The Healthy Start scheme is available in England, Wales and Northern Ireland to help those receiving certain income related benefits who are more than 10 weeks pregnant or have a child under four to buy healthy food and milk.

In 2020 Part One of the National Food Strategy (PDF) recommended that Healthy Start vouchers should be increased to £4.25 a week, and expanded to include every pregnant woman and to all households with children under four where a parent or guardian is in receipt of Universal Credit or equivalent benefits.

In response, the Government increased the value of Healthy Start vouchers from £3.10 to £4.25 per week (from April 2021). The value of Healthy Start support had been increased to £3.10 in 2009, from the original value of £2.80 when first introduced in 2006. Healthy Start replaced the longstanding Welfare Food Scheme (which was brought in during the Second World War to help combat food shortages).

Families on the scheme currently receive:

  • £4.25 per week for each child between one and four years old
  • £4.25 per week for each week of a pregnancy (from the 10th week of pregnancy)
  • £8.50 per week for each child aged up to one year old (equivalent to two vouchers).

Like the Welfare Food Scheme before it, Healthy Start provides people who qualify with help to buy milk and infant formula, while it extended help to buy fresh fruit and vegetables. Free vitamin supplements are also an important part of the scheme.

Calls to increase the value of Healthy Start payments

In December 2022, over 100 organisations, including charities, Royal Colleges, Directors of Public Health, and food partnerships, wrote to the Ministers, and the Chief Executive of NHS Business Services Authority, calling for the value of Healthy Start payments to rise in line with rising food prices.

If Healthy Start payments had increased in line with food price inflation between April 2006 and March 2023, the voucher would now be worth around £5.10 (85p more than the current rate of £4.25). If increased by overall price inflation the voucher would be worth around £4.55, 30p more.[1]

These organisations also called for eligibility for the scheme to be expanded and for issues with access to be resolved (see Healthy Start coalition letter (PDF)).

The Local Government Association has also called on the Government to:

  • Extend Healthy Start to children up to the age of five, to close the current gap in support between healthy start and free school meals. 
  • Shift from an “opt in” to an “opt out” registration system through an automated process, to help remove any barriers families face when applying online.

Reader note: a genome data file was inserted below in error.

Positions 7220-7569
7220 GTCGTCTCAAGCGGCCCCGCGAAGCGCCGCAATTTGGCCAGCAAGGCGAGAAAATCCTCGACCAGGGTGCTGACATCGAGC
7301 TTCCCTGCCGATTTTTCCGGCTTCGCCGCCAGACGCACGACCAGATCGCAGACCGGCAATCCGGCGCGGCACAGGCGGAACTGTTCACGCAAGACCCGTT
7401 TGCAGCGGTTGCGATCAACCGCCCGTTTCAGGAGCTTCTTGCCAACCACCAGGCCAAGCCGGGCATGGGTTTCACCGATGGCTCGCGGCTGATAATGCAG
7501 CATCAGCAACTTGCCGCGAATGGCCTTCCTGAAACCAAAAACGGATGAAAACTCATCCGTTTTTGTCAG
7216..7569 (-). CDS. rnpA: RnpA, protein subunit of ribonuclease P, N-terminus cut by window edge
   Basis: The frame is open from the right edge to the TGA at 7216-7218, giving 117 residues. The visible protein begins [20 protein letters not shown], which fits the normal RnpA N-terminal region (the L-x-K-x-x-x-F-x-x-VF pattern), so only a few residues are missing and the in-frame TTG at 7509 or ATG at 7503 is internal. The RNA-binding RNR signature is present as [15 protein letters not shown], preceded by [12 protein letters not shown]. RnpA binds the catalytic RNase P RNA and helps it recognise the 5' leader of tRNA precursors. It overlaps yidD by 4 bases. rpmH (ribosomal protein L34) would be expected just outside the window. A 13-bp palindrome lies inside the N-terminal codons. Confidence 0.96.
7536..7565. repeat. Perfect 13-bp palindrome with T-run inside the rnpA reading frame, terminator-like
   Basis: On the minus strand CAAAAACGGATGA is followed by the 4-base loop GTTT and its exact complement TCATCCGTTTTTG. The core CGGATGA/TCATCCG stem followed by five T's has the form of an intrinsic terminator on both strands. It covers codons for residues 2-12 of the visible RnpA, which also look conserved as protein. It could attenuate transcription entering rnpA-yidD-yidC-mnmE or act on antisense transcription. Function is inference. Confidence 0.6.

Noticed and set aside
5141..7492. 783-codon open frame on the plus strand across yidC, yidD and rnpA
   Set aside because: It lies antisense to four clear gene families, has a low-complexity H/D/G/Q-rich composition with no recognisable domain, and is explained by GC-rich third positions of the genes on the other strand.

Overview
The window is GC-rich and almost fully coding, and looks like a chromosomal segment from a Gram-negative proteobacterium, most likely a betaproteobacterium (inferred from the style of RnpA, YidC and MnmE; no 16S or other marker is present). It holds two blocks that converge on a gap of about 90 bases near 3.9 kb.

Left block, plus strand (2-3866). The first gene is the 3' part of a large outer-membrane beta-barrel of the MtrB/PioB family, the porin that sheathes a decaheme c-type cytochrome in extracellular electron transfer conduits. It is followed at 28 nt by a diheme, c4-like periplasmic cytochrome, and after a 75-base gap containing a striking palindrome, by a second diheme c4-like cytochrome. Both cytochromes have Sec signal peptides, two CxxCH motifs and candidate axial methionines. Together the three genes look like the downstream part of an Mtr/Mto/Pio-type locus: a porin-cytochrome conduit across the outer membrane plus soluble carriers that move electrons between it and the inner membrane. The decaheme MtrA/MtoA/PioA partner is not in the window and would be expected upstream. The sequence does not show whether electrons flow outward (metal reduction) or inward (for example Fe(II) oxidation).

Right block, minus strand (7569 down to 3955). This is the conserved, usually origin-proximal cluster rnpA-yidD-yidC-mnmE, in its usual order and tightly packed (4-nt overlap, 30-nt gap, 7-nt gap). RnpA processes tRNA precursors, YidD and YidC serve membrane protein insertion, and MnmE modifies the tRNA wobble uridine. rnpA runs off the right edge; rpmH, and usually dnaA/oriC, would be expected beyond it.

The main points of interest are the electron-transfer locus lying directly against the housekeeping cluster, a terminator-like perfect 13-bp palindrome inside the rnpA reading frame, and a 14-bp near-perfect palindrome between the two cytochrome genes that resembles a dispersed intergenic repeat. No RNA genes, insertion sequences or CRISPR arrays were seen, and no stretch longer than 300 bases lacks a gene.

• Invest in an awareness raising campaign to promote uptake of the vouchers amongst eligible families, funded by underspend from the scheme.

Two Private Members Bills have also proposed measures for an “opt in” system, to ensure that families eligible for the Healthy Start scheme are registered to receive it (the Healthy Start Scheme (Take-Up) Bill 2022-23 had its first reading in November 2022; a similar Ten-Minute Rule Bill is scheduled for 14 June 2022).

Healthy Start legislation

In 2003 the Government passed primary legislation, the Health and Social Care (Community Health and Standards) Act 2003 (section 185), to enable the new Healthy Start scheme to be set up under regulations. Subsequent regulations were passed to implement scheme, including the Healthy Start Scheme and Welfare Food (Amendment) Regulations SI 2005/3262 and the Healthy Start Scheme and Welfare Food (Amendment) Regulations SI 2006/589. In particular, the 2005 Regulations set out the rules governing the Healthy Start scheme.

Subsequent regulations have been made, uprating the value of vouchers, and making other changes. Since 2010, some amending regulations relate the rules around eligibility, for example the Healthy Start Scheme and Welfare Food (Amendment) Regulations 2016 SI 2016/985 and the Healthy Start Scheme and Welfare Food (Amendment) (England and Wales) Regulations 2019 SI 2019/909 granted eligibility to Healthy Start benefits to certain Universal Credit and Pension Credit claimants.

Other regulations clarify or extend the types of food included in the scheme. For example, The Healthy Start Scheme and Welfare Food (Miscellaneous Amendments) Regulations 2020 SI 2020/267 expanded the foods that can be purchased through the scheme to include pulses and canned fruit and vegetables, but not those to which fat, salt, sugar or flavouring have been added.

The NHS website notes that the Healthy Start paper voucher scheme came to an end in 2022, replaced with a digital card-based scheme: The new Healthy Start Scheme – Get help to buy food and milk (Healthy Start)

Commons Library Briefing papers

Rising cost of living in the UK (April 2023)

Poverty in the UK: statistics (section 2) (April 2023)

Cost of Living Payments: Overview and FAQs (January 2023)

Briefing for Westminster Hall debate on National Food Strategy and public health (November 2021)

Parliamentary questions

Healthy Start Scheme 03 May 2023 | Written questions | Answered | House of Commons | 183103

Healthy Start Scheme: Food Poverty 03 May 2023 | Written questions | Answered | House of Commons | 182592

Healthy Start Scheme 25 Apr 2023 | Written questions | Answered | House of Lords | HL7207

Healthy Start Scheme: Costs 30 Mar 2023 | Written questions | Answered | House of Commons | 174525

Healthy Start Scheme 21 March 2023 | Written questions | Answered | House of Commons | 167129

Healthy Start Scheme 21 Mar 2023 | Written questions | Answered | House of Commons | 167130

[1] HCLibrary calculations using ONS Consumer Price Inflation tables, Table 57 to adjust Healthy Start April 2006 voucher value of £2.80. Figures rounded to the nearest 5p.

Related posts